So how do you think about hot topics? .. and what is a hot topic? A headline in yesterday’s Montreal Gazette suggested Brain scans show link between lust for sex, money. That’s from an article by Adam Levy in Bloomberg News. It’s all about a new field called neurofinance. Brian Knutson, a professor at Stanford University is the creator of neurofinance. Based on work with students, Knutson believes the same neural network governs the pleasure of orgasm, or of getting high on cocaine or in buying some booming stock like Google. These primal pleasure circuits in our brain will override the brain’s frontal cortex, where we use logic and reason to make decisions.
This seems heretical and quite counter to the rational expectations theory put forward by the 1995 Nobel Economics Prize winner, Robert Lucas of the University of Chicago. His view is that people make economic choices based on all the information available to them and learn from their mistakes. After all isn’t that what economics is all about. Economics has been dubbed the dismal science. Hot shares and lust just don’t seem appropriate economic terms.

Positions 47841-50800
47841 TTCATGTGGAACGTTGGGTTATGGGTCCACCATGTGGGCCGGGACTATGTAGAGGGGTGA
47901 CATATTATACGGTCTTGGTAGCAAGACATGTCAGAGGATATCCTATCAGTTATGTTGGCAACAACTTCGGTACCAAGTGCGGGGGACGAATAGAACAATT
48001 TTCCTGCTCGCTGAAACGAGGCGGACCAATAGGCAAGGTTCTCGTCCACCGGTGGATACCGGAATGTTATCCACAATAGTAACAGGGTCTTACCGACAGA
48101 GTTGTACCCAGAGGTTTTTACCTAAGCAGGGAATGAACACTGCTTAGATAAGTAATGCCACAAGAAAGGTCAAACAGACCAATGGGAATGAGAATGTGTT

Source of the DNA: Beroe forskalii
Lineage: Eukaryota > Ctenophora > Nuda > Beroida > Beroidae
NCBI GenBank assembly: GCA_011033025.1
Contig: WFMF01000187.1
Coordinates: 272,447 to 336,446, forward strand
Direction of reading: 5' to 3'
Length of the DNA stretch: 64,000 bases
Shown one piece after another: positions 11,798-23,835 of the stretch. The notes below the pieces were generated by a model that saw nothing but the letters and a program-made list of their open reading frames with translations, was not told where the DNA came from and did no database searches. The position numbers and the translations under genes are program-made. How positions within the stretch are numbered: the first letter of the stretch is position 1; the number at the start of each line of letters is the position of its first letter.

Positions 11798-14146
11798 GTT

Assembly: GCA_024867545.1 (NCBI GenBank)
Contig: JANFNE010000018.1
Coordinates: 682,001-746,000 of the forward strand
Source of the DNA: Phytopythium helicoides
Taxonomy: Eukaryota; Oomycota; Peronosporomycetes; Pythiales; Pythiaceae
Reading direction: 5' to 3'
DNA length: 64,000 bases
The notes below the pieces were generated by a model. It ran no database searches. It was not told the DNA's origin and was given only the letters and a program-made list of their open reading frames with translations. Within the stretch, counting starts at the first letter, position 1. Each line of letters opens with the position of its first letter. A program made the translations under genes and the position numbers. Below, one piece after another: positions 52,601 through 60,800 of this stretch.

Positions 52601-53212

Well perhaps economics is evolving. Knutson’s work may link in with a later Nobel Economics Prize winner. In 2002, Daniel Kahneman shared the Prize for his work on integrating psychological research into economic science. His work is involved with human judgment and decision-making under uncertainty.
He has demonstrated how human decisions may systematically depart from those predicted by standard economic theory. Together with Amos Tversky (deceased in 1996), he has formulated prospect theory as an alternative, that better accounts for observed behavior. Kahneman suggests that human judgment may take heuristic shortcuts that systematically depart from basic principles of probability. His work has inspired a new generation of researchers in economics and finance to enrich economic theory using insights from cognitive psychology into intrinsic human motivation.
So perhaps Knutson with his insights on hot topics such as lust and pleasure centres is just following in Kahneman’s footsteps. Perhaps some year we’ll be seeing the word lust in a citation for a Nobel Economics Prize. That dismal science tag really must go.